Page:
In the end, then, what we’re seeing here is the same old, same old. All sides in our hundred-years culture war have shifted tactics from time to time, while generally keeping the same long-term strategies.  As I argue in my book (and if you’re really lazy you can read a brief version of this in my short essay at Time), for example, in the 1920s, it was conservatives who pushed hard for an increased federal presence in local schools. Why? Because they thought it would force greater Americanization of immigrants and pinkos.

Devos’s canny adoption of progressive rhetoric is another example of this culture-war scheme. All sides tend to use whatever language best helps them achieve their long-term goals. They We tend to fight for any short-term goal that promises to bring them us closer to their our ultimate aims.

For Devos and her allies, the big picture is more religion, more privatization, and more tradition in public schools. Right now, they apparently think local school districts are the most likely governments to help achieve those aims. If bashing “factory models” and “inequality” will help achieve the ultimate goals, so be it.

What Goes on in Fundamentalist Schools?

When does bad school cross the line into child abuse? The depressing answer is that it depends on who’s asking. Jonathan Kozol famously decried the racist and abusive practices in America’s urban public schools. Now Rebecca Klein is warning that tax-funded evangelical schools are doing more than just bad teaching. Are these schools using your tax dollars to abuse children?

Klein’s article focuses on the stories of fundamentalist school survivors such as Ashley Bishop. Bishop tells a story that has become depressingly familiar to SAGLRROILYBYGTH. Like some of the voices on this blog, Bishop’s experience in conservative evangelical schools was beyond terrible. Her schooling left her deeply conflicted and depressed. It took her years to become comfortable with herself and with her sexual identity.

My heart breaks for Ashley and all the other young people traumatized by hostile school environments. We tend to hear about brave survivors like Ashley, but we must remember that there must also be many more students who never escape, who make their lives entirely within a community in which they feel isolated and unworthy. The more attention such students can receive from journalists like Klein, the better.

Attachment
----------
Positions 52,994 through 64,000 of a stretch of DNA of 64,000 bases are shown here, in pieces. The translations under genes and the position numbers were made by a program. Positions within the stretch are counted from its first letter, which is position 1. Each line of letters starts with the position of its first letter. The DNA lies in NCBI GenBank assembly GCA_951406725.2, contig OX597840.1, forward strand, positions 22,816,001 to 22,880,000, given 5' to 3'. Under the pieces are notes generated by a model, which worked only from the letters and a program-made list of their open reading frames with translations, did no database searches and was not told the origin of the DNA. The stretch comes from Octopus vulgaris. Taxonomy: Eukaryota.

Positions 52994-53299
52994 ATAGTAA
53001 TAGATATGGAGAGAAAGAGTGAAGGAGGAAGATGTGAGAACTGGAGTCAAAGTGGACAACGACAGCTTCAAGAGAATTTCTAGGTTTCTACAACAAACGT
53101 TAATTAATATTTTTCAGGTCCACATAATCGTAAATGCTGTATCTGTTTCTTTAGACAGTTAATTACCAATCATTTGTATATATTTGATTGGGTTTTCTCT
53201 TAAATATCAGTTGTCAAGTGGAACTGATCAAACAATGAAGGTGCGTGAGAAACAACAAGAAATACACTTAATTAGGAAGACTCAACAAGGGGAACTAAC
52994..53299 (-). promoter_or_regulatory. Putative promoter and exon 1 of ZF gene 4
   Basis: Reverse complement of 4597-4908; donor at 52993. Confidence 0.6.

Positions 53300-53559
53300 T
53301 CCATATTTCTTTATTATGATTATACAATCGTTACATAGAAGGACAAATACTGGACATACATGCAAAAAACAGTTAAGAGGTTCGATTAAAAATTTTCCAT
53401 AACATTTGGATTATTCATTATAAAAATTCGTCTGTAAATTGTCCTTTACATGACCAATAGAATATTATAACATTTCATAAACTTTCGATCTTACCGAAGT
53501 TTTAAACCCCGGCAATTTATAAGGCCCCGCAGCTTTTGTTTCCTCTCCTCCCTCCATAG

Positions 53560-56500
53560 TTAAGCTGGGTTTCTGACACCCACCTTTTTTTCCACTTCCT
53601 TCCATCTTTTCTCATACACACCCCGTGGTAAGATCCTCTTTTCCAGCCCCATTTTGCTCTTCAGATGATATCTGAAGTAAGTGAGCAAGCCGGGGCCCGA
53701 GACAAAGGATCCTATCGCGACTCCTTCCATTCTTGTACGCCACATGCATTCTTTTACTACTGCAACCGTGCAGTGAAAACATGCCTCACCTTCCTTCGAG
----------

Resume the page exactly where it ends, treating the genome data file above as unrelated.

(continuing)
Klein looks at the number of schools that use fundamentalist textbooks and concludes grimly,

there are thousands of kids receiving an extremist and ultraconservative education at the expense of taxpayers.

For full disclosure, I should point out that I spoke with Klein as she put this article together and she refers to my research. I must also point out that there are a few important points that she leaves out.

Ace hokey

This is terrible stuff. But is it abusive?

First of all, education scholars and historians know that we can’t simply equate textbooks with school curriculum. We certainly can’t look only at textbooks and think we know what kind of learning goes on.

Second, though Klein states that A Beka, Bob Jones, and ACE all share “largely similar educational philosophies,” that’s simply not the case. As I discovered a few years back, there are actually vast differences between the A Beka, ACE, and BJU approaches. A Beka insists on a rigid, traditionalist, teacher-driven classroom. BJU wants the opposite.

It’s also important to note that these textbooks are not static. In a recent book about education and ignorance, I argued that the treatment of history in A Beka and BJU textbooks has changed dramatically in the past thirty years. In some ways, the textbooks have become more like mainstream offerings. In others, they have become very different. In general, both BJU and A Beka have increased their emphases on the distinctive religious elements of their historical vision. A Beka history books, for example, explain in more recent editions that Native American populations originated from the downfall of the Tower of Babel.

a beka babel big

Textbook apocalypse.